CHARLESTON, W.Va. -- U.S. District Attorney Booth Goodwin and the West Virginia State Police will have a prescription drug take-back kick-off event at 3:30 p.m. Wednesday at State Police headquarters on Jefferson Road in South Charleston.
As part of West Virginia's participation in the nationwide prescription drug collection effort, the U.S. Drug Enforcement Administration and others will accept expired, unused and unwanted pills at several locations from 10 a.m. to 2 p.m. Saturday.
The locations for drop-off may be found at www.dea.gov. Some local collection points are: West Virginia Attorney General's Office at the West Virginia Capitol Building; Foodland parking lot, Kanawha City, State Police offices in South Charleston, Huntington, Oak Hill, Logan, Beckley and Winfield; Sissonville, St. Albans, Chelyan, Hamlin and Spencer detachments of the Kanawha County Sheriff's Department; St. Albans police department; Milton pre-K school.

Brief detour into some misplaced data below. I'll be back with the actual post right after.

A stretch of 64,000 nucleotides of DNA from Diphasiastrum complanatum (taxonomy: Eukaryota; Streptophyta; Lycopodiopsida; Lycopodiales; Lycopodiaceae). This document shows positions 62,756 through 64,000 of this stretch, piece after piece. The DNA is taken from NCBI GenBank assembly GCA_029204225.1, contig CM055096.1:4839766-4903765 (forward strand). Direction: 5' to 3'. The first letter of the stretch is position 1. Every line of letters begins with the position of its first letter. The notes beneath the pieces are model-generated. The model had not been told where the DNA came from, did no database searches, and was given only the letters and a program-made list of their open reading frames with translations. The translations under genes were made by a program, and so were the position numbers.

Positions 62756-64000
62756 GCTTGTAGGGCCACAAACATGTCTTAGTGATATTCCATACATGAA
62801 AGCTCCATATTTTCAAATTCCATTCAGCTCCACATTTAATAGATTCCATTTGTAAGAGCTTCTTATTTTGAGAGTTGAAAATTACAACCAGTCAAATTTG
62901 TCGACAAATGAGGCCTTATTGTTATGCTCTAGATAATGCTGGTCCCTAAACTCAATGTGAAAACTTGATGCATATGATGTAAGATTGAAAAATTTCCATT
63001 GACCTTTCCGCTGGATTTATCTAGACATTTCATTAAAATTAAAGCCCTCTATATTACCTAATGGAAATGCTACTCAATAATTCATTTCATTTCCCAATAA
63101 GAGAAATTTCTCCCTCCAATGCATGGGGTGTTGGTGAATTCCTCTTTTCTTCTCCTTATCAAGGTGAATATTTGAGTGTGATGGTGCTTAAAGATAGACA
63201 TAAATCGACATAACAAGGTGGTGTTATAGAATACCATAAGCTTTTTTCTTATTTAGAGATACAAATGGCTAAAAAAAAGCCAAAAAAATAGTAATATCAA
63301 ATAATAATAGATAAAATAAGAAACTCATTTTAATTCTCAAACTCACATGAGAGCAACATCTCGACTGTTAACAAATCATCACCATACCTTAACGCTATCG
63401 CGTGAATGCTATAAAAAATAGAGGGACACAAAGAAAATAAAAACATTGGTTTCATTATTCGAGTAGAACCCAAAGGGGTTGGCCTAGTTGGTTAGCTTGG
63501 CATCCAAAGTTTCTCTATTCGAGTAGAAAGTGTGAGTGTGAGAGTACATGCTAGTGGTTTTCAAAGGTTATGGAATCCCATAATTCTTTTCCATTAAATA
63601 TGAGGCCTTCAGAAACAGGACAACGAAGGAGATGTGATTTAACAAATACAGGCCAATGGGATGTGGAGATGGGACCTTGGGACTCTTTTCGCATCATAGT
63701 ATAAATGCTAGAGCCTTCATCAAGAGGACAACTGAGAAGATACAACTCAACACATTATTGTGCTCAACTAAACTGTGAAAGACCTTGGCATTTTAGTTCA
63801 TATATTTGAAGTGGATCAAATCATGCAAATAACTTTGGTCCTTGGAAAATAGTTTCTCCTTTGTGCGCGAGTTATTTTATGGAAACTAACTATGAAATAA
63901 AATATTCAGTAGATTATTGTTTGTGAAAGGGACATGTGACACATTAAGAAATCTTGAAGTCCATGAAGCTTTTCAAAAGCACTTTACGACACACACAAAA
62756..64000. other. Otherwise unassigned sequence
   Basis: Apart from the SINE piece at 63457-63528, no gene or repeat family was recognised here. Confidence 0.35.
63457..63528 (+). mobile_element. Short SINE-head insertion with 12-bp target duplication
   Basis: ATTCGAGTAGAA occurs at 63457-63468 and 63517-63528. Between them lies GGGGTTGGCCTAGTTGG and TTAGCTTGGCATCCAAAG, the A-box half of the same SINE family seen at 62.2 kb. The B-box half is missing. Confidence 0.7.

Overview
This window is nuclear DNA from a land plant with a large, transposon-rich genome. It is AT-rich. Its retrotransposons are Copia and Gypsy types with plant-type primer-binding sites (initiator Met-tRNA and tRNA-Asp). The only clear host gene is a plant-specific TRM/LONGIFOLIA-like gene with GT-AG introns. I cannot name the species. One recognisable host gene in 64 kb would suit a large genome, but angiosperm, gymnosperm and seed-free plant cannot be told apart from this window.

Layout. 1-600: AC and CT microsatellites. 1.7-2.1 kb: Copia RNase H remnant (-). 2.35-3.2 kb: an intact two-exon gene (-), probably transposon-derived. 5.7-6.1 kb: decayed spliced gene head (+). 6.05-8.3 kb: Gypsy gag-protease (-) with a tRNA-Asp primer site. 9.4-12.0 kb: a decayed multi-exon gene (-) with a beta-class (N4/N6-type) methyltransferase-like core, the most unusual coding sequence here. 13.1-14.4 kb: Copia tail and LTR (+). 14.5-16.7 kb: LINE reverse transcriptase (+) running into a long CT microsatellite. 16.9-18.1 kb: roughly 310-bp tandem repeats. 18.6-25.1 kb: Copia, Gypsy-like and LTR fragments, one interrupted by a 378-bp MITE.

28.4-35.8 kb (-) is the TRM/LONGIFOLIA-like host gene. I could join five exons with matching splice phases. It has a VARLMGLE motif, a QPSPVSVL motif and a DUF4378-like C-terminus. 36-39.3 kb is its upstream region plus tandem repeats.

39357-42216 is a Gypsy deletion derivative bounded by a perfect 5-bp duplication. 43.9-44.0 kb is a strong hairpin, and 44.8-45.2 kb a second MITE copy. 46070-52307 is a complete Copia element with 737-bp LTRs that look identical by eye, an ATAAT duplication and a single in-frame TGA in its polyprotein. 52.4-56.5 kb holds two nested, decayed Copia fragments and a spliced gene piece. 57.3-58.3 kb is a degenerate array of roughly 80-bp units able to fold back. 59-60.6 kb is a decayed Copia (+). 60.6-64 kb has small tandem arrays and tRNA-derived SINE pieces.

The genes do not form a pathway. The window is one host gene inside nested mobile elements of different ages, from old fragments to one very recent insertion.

On April 28, Americans turned in a record-breaking 276 tons of prescription medications for safe and proper disposal.
Goodwin said the epidemic of prescription drug abuse has grown into the biggest crime problem in southern West Virginia.
"Even if you do not know someone who has been hurt directly, prescription drug abuse leads to other crime," Goodwin said. "It is the main cause of thefts and burglaries in southern West Virginia.
"Worse than that, our region has recently seen a wave of terrifying home invasions by prescription drug addicts looking for pills or for money to buy pills. The crisis puts everybody at risk," he said.
According to the Centers for Disease Control and Prevention, one person died every 19 minutes from a drug overdose in the United States. Two-thirds of teens who abuse painkillers say they get them from family members and friends.
"In the past two years, my office has successfully prosecuted nearly 200 prescription drug dealers," Goodwin said. "We have prosecuted doctors and pharmacists who abuse their prescription power to pour illegal drugs into our communities.
But he said the effort against the problem has to include cleaning out medicine cabinets in homes.
"For many people, especially teenagers, the road to addiction starts with pills they find in their parents' or grandparents' medicine cabinets," he said. "The process is simple -- clean out your medicine cabinets and drop off your old, unused and unwanted prescriptions at a designated drop off site Saturday."
He also advised parents to talk to their children about the dangers of prescription drug abuse.